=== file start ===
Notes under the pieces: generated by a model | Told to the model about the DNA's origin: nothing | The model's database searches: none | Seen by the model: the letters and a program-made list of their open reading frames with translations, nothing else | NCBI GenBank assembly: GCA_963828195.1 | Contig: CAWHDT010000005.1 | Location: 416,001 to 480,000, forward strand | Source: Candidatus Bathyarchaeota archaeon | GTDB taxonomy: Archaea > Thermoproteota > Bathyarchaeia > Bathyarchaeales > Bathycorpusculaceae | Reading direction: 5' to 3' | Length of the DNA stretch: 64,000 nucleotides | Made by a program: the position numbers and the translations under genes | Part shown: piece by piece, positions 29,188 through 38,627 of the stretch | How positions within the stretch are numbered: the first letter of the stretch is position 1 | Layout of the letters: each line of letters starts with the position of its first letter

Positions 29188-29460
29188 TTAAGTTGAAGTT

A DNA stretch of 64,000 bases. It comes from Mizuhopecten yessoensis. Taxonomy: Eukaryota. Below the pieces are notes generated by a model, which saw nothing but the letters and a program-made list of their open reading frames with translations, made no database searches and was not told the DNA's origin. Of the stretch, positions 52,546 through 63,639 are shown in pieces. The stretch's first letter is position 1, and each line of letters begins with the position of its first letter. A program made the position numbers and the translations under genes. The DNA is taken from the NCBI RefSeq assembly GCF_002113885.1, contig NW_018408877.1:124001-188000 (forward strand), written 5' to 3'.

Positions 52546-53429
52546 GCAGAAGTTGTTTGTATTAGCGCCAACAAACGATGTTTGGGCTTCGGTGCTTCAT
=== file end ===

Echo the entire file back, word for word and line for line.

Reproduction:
Notes under the pieces: generated by a model | Told to the model about the DNA's origin: nothing | The model's database searches: none | Seen by the model: the letters and a program-made list of their open reading frames with translations, nothing else | NCBI GenBank assembly: GCA_963828195.1 | Contig: CAWHDT010000005.1 | Location: 416,001 to 480,000, forward strand | Source: Candidatus Bathyarchaeota archaeon | GTDB taxonomy: Archaea > Thermoproteota > Bathyarchaeia > Bathyarchaeales > Bathycorpusculaceae | Reading direction: 5' to 3' | Length of the DNA stretch: 64,000 nucleotides | Made by a program: the position numbers and the translations under genes | Part shown: piece by piece, positions 29,188 through 38,627 of the stretch | How positions within the stretch are numbered: the first letter of the stretch is position 1 | Layout of the letters: each line of letters starts with the position of its first letter

Positions 29188-29460
29188 TTAAGTTGAAGTT

A DNA stretch of 64,000 bases. It comes from Mizuhopecten yessoensis. Taxonomy: Eukaryota. Below the pieces are notes generated by a model, which saw nothing but the letters and a program-made list of their open reading frames with translations, made no database searches and was not told the DNA's origin. Of the stretch, positions 52,546 through 63,639 are shown in pieces. The stretch's first letter is position 1, and each line of letters begins with the position of its first letter. A program made the position numbers and the translations under genes. The DNA is taken from the NCBI RefSeq assembly GCF_002113885.1, contig NW_018408877.1:124001-188000 (forward strand), written 5' to 3'.

Positions 52546-53429
52546 GCAGAAGTTGTTTGTATTAGCGCCAACAAACGATGTTTGGGCTTCGGTGCTTCAT